Hailing from the Douro Valley in Portugal, Ports are made from still wine fortified with brandy, a practice that was used to make them more stable for the long sea-crossings to England, historically the main market for Port.
Port comes in many different styles, making it super versatile for food pairings although the more complex and rich the Port is, the more complex and intense the food needs to be so they are particularly suited for hearty winter dishes. Let's look at what you can enjoy with a glass of port, from savoury nibbles to sweet treats.
As an Aperitif
I know we said winter dishes but.....
1) White Port with Oysters : A white port and tonic is a less strong, and deliciously refreshing apéritif than its better-known gin-and-tonic counterpart. Delicious with salty crisps or even oysters.
2) Chilled Tawny with a cheese & nut platter : A slightly chilled tawny Port is another way to start a meal - pair with a plate of hard cheese, dotted with salted almonds and roasted cashews.
3) Vintage Port with roast Meat : There are some drier styles of Port around that even manage to pair with meaty main dishes. The Vintage Port of Quinta do Popa for example is relatively low in sugar meaning that it would pair well even with a roast duck breast or beef.
Game is another dish which can pair well a good vintage Port. Try meats and stews with fruity sauces paired with wines that are not too high in sweetness.
4) Ruby with Parmigiano-Reggiano: the sweetness of a ruby Port, combined with its intense, rich character, makes it a lovely contrast to salty cheese. Experiment with the different maturities of Pamesan from 12 to 36 months...
5) LBV with Blue Stilton : probably the most classic pairing of them all and a great example of contrasting pairing. The strong, savoury flavours of the cheese with the sweetness of LBV Port.
6) Tawny Port with aged Gouda : the nuttiness of a Tawny pairs superbly with the same flavours of an old Gouda, the orange-coloured cheese from the south of the Netherlands. Alternatively, try it with a Spanish Manchego.
The important thing is to pair the intensity of the cheese with the Port. In this case, we opted for a dry-ish vintage port with some white stilton with dried cranberries. The light acidity of the cheese, balanced against the slight sweetness of the port.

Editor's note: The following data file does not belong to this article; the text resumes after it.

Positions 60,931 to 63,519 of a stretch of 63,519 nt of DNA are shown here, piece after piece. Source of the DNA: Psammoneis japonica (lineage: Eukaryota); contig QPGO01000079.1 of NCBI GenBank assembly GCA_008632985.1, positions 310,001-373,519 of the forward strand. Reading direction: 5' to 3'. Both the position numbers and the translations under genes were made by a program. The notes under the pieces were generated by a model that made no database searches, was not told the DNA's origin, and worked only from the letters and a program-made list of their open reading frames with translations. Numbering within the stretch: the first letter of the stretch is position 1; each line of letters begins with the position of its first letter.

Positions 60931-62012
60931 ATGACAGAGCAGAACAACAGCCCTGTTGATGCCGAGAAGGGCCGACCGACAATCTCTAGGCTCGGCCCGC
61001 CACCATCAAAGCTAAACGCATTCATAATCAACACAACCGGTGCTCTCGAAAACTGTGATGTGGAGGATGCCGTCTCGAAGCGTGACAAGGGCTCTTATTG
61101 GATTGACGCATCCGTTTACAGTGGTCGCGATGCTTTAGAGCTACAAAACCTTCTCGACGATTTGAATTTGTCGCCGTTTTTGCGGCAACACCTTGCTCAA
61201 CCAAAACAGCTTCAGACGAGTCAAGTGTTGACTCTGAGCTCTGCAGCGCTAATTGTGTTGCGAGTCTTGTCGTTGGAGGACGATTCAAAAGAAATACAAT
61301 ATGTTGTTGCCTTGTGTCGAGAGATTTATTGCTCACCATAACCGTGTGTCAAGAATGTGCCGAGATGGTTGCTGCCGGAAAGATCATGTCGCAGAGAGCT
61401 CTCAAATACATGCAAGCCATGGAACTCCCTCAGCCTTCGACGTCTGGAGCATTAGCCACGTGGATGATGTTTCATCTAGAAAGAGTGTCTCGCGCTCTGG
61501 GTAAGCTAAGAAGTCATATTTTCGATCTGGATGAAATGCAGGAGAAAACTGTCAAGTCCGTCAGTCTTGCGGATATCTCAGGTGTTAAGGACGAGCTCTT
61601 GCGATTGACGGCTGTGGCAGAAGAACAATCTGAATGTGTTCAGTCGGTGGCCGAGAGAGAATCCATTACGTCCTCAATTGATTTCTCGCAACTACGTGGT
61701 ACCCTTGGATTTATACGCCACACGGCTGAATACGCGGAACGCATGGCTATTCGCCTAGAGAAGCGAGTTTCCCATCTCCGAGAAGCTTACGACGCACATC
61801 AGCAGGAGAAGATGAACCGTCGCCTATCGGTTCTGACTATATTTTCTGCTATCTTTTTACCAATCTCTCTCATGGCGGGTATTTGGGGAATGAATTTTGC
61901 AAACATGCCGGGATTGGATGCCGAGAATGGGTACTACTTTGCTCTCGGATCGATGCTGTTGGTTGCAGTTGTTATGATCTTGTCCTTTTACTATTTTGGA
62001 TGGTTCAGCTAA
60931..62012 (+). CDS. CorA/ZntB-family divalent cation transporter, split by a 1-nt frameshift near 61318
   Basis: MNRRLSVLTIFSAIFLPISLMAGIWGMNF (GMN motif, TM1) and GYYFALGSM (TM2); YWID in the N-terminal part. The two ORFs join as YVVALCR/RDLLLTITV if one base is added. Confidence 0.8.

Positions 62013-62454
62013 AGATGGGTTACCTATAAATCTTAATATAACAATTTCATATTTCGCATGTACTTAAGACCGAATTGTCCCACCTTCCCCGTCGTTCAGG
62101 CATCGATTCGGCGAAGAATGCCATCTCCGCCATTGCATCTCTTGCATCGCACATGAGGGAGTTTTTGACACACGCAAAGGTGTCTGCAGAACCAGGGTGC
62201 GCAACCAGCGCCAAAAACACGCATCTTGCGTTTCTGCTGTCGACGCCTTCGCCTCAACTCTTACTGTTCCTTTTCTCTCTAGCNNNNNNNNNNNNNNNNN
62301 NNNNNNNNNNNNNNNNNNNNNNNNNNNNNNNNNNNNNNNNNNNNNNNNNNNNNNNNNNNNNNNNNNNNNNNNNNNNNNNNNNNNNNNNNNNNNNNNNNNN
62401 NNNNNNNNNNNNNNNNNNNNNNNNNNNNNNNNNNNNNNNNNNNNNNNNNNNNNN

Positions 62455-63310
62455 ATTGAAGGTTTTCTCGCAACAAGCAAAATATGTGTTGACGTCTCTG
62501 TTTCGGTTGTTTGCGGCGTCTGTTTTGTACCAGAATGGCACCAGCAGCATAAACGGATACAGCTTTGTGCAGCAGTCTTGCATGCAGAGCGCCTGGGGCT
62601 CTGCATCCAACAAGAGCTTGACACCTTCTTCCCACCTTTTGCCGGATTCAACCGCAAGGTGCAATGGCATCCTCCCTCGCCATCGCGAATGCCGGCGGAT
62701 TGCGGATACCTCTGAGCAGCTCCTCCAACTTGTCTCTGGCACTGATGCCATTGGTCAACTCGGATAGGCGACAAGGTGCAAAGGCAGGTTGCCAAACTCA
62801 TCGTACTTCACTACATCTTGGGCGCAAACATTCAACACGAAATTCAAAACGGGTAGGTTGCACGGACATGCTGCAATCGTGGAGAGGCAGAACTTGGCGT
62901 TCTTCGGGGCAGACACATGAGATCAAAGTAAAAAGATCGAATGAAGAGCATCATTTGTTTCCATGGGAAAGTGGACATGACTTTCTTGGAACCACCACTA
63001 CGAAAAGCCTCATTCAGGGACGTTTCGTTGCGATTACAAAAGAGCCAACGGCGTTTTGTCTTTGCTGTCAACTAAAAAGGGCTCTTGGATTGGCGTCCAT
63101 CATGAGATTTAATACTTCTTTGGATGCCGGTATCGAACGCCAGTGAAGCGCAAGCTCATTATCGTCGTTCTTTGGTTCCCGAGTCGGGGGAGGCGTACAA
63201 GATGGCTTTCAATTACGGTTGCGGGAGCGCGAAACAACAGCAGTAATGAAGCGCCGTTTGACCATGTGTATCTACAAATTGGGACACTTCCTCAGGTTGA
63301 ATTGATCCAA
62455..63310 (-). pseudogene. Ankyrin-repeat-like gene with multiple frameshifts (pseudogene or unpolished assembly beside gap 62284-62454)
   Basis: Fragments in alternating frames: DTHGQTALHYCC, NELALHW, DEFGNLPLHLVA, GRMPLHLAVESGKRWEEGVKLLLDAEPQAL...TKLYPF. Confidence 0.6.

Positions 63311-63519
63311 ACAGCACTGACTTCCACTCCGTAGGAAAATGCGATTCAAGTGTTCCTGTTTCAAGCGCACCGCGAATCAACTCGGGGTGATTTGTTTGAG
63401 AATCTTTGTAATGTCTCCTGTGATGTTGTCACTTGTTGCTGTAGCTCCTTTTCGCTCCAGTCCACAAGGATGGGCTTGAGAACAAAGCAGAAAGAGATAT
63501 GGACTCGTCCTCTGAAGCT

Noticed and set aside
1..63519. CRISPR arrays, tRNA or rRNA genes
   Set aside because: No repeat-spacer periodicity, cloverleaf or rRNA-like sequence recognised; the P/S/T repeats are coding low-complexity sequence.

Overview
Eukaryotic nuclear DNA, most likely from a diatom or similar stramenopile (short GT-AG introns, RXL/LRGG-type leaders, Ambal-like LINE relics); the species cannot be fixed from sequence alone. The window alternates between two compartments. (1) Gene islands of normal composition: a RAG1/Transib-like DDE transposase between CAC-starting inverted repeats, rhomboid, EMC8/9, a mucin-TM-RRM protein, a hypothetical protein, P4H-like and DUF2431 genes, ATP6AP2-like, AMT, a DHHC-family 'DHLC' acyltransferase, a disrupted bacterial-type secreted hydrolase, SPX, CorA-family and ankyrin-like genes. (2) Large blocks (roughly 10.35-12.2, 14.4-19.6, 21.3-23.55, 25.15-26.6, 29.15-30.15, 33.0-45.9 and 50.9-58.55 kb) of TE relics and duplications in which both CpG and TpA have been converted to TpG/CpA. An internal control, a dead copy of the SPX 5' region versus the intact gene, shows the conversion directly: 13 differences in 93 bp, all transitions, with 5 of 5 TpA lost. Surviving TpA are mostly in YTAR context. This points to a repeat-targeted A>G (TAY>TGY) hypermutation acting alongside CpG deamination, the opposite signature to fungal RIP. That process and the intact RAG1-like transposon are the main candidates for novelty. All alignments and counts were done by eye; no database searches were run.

7) Ruby Port & Berries: “Only” aged for around two years on oak, this style of port is the most youthful and fruity of them all making it great to pair with fruity desserts Ruby Port is characterised by aromas of red and black fruits. It’s sweet and not overly tannic. Enjoy a glass of Ruby port with a piece of dark chocolate, chocolate truffles, a berry cake or a combination of fruit and chocolate such as a Black Forrest cake...
8) Late Bottled Vintage & Chocolate: LBV for short, is a Ruby Port that is aged for longer in larger oak barrels before bottling. LBVs often have slightly riper fruit flavours, as well as chocolatey and jammy notes. This is every chocolate lover’s dream wine. Really, knock yourself out in the chocolate department: molten lava cake, a deep indulgent chocolate mousse or a flourless chocolate cake.
Try the Creamy Chocolate Cake recipe we enjoyed during last year's Quaranvino goes to Portugal session : download the recipe here
9) Tawny Port & Almond Cake : Tawny ports spend time ageing in oak barrels, and their complex character depends on how much time: 10, 20 or sometimes even 40 years. They are semi-sweet, with nuances of nuts, caramel and dried fruits. So: go nuts with nuts. A traditional pairing is almond cake, but another classic is a crème brûlée or a cinnamon apple pie or pecan pie. Or try it with Italian Panforte or biscotti.
10) Vintage Port with a dried fruit & walnuts : for the easiest dessert ever, pair a vintage Port with a plate of walnuts, and dried fruits - figs, apricots, cranberries and sultanas.
Port's most perfect pairing can be as simple as a nice view and perhaps a good friend.
For more of the background on Port and how the different styles come to be, take a look at this article.